|Jepson Flora Project: Jepson Interchange|
|TREATMENT FROM THE JEPSON MANUAL (1993)||
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Jepson Interchange (more information)
©Copyright 1993 by the Regents of the University of California
For up-to-date information about California vascular plants, visit the Jepson eFlora.
Annual, perennial herb, shrubs, generally bristly or sharply hairy
Stem prostrate to erect
Leaves cauline, often with basal rosette, generally simple, alternate; lower sometimes opposite, entire
Inflorescence: cyme, generally elongate, panicle-, raceme- or spike-like, coiled in flower, generally uncoiled in fruit or flowers 12 per axil
Flowers generally bisexual, generally radial; sepals 5, free or fused in lower half; corolla 5-lobed, generally salverform, top of tube generally appendaged, appendages 5, alternating with stamens, sometimes arching over tube; stamens 5, epipetalous; ovary superior, generally 4-lobed, style generally entire
Fruit: nutlets 14, smooth to variously roughened, sometimes prickly or bristled
Genera in family: ± 100 genera, ± 2000 species: tropical, temp, especially w North America, Medit; some cultivated (Borago, Echium, Myosotis, Symphytum ).
Almost all genera may be TOXIC from alkaloids or accumulated nitrates
Recent taxonomic note: Recently treated to include Hydrophyllaceae [Olmsted et al. 2000 Mol Phylog Evol 16:96112]
Family description, key to genera by Timothy C. Messick.
Annual, biennial, perennial herb
Stem simple or branched; branches generally ascending to erect, hairy
Leaves strigose, rough-hairy, or bristly, largest bristles (especially lower surface) bulbous-based; basal whorled; cauline generally opposite below, alternate above
Inflorescence generally terminal, generally elongated in fruit, open (flowers in fruit not overlapping or touching side to side) or dense (flowers in fruit overlapping or touching side to side)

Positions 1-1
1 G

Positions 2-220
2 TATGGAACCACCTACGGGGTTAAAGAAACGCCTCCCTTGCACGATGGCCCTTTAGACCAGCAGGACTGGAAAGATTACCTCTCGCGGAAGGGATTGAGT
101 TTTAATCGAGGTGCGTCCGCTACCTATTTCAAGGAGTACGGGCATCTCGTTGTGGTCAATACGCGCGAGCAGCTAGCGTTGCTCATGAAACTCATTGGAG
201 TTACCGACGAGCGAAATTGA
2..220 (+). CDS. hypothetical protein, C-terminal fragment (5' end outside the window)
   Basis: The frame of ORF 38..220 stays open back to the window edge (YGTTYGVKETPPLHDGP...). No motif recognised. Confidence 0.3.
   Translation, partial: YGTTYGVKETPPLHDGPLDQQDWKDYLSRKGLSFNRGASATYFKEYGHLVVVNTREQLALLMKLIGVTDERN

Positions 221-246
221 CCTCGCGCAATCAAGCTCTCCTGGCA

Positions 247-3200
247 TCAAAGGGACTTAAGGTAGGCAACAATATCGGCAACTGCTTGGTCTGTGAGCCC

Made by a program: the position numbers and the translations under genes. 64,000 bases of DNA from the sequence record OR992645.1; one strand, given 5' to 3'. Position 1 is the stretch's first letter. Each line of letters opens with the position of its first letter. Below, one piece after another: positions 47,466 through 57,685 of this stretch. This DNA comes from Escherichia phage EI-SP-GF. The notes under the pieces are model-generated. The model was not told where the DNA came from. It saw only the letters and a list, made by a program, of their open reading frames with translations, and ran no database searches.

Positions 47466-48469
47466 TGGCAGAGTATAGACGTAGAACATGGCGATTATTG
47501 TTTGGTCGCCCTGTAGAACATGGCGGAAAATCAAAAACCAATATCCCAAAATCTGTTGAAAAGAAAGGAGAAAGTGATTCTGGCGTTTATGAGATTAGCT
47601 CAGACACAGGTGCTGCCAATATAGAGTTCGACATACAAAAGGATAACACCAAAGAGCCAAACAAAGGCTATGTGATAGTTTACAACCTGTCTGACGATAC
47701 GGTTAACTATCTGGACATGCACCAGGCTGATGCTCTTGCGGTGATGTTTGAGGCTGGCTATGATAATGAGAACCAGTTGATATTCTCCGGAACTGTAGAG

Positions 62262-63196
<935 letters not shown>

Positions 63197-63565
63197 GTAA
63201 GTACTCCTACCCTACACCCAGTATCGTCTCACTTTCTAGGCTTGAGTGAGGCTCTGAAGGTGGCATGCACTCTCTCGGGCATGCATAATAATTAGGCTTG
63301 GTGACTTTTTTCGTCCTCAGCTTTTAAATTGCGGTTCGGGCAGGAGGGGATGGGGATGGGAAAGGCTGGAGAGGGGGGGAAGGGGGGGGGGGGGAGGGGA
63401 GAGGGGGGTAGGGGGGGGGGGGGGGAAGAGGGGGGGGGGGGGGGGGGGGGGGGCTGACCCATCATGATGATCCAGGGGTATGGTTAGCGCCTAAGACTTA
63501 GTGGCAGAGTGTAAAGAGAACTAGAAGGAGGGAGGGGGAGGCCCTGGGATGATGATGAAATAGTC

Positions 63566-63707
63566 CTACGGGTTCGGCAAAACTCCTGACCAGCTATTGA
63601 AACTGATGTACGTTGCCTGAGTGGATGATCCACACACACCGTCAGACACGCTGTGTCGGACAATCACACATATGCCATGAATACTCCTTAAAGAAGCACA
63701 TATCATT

Flower: sepals ± free; corolla generally white, tube generally 113 mm, appendages 5, white to yellow, limb 15 mm wide in annual, 612 mm wide in per; anthers included; ovary generally 4-lobed,
Fruit: nutlets 14, back generally grayish brown, smooth and shiny or granular, tubercled, or rough at 10X , margin rounded, sometimes sharp-edged, groove on inside surface narrow, open to closed, sometimes raised, edges inrolled to sharp-angled, generally forked or flared open at base
Species in genus: ± 160 species: w Am
Etymology: (Greek: hidden flowers, from cleistogamous flowers of some species)
Reference: [Higgins 1971 Brigham Young Sci Bull Biol Ser 13(4):163]
Annual species generally self-pollinating; per species homostylous or heterostylous. Many annual species difficult to separate; observation of nutlets and hairs requires magnification at 20X.
Annual 540 cm
Stem simple or few branched throughout, generally strigose; some hairs curved upward
Leaves 14 cm, oblanceolate to oblong, short-bristly; upper oblong-lanceolate
Inflorescence open in fruit
Flower: sepals 1.52 mm, 2.54 mm and ± lanceolate in fruit, bristles spreading; corolla limb 12 mm wide
Fruit: nutlets 4, ± 2 mm, ovate, back smooth, shiny, groove ± closed, off-center near margin, sometimes short-forked at base
Ecology: Open areas, generally coniferous forest
Elevation: 7502900 m.
Bioregional distribution: Klamath Ranges, North Coast Ranges, Cascade Range, Sierra Nevada, San Bernardino Mountains, Peninsular Ranges, Warner Mountains
Distribution outside California: to Washington, Wyoming
|YOU CAN HELP US make sure that our distributional information is correct and current. If you know that a plant occurs in a wild, reproducing state in a Jepson bioregion NOT highlighted on the map, please contact us with that information. Please realize that we cannot incorporate range extensions without access to a voucher specimen, which should (ultimately) be deposited in an herbarium. You can send the pressed, dried collection (with complete locality information indicated) to us (e-mail us for details) or refer us to an accessioned herbarium specimen. Non-occurrence of a plant in an indicated area is difficult to document, but we will especially value your input on those types of possible errors (see automatic conversion of distribution data to maps).|